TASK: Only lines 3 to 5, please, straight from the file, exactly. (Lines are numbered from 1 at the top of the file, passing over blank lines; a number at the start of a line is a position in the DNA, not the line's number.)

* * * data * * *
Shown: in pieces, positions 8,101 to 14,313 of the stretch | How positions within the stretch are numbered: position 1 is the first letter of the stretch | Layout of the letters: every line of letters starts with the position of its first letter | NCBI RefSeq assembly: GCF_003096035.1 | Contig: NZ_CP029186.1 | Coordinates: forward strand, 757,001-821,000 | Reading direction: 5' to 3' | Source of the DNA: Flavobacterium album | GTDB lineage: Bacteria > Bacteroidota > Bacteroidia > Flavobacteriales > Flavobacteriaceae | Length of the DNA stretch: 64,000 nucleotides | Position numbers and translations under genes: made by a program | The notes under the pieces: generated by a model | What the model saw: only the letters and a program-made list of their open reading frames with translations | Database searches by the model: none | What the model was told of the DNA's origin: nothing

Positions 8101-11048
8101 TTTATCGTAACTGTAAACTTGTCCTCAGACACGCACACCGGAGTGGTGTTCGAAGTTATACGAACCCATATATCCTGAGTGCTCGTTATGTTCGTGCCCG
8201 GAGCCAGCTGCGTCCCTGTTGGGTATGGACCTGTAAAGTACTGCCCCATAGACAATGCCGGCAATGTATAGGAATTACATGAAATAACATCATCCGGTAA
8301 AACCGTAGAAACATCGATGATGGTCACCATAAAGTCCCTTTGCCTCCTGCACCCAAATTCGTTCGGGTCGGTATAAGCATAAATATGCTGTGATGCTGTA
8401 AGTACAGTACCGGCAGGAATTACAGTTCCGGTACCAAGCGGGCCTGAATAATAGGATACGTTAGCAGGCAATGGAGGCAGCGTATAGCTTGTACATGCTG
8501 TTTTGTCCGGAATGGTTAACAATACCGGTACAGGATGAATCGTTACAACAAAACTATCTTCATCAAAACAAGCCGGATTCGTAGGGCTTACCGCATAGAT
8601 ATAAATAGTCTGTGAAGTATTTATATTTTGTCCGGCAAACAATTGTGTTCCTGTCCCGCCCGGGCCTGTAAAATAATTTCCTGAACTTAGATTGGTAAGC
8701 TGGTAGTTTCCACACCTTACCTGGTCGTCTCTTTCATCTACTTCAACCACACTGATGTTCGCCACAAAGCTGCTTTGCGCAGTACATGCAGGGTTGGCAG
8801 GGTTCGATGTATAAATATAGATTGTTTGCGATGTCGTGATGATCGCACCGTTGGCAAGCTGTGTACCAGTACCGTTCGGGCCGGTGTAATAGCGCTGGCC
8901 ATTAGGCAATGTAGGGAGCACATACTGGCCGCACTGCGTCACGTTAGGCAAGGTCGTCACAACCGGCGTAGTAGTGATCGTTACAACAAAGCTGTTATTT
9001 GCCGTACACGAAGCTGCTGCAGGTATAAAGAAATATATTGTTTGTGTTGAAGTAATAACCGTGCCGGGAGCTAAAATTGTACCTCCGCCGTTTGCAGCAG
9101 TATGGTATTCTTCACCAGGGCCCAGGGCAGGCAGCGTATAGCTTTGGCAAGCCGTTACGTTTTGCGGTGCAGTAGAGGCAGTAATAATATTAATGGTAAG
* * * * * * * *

8101 TTTATCGTAACTGTAAACTTGTCCTCAGACACGCACACCGGAGTGGTGTTCGAAGTTATACGAACCCATATATCCTGAGTGCTCGTTATGTTCGTGCCCG
8201 GAGCCAGCTGCGTCCCTGTTGGGTATGGACCTGTAAAGTACTGCCCCATAGACAATGCCGGCAATGTATAGGAATTACATGAAATAACATCATCCGGTAA
8301 AACCGTAGAAACATCGATGATGGTCACCATAAAGTCCCTTTGCCTCCTGCACCCAAATTCGTTCGGGTCGGTATAAGCATAAATATGCTGTGATGCTGTA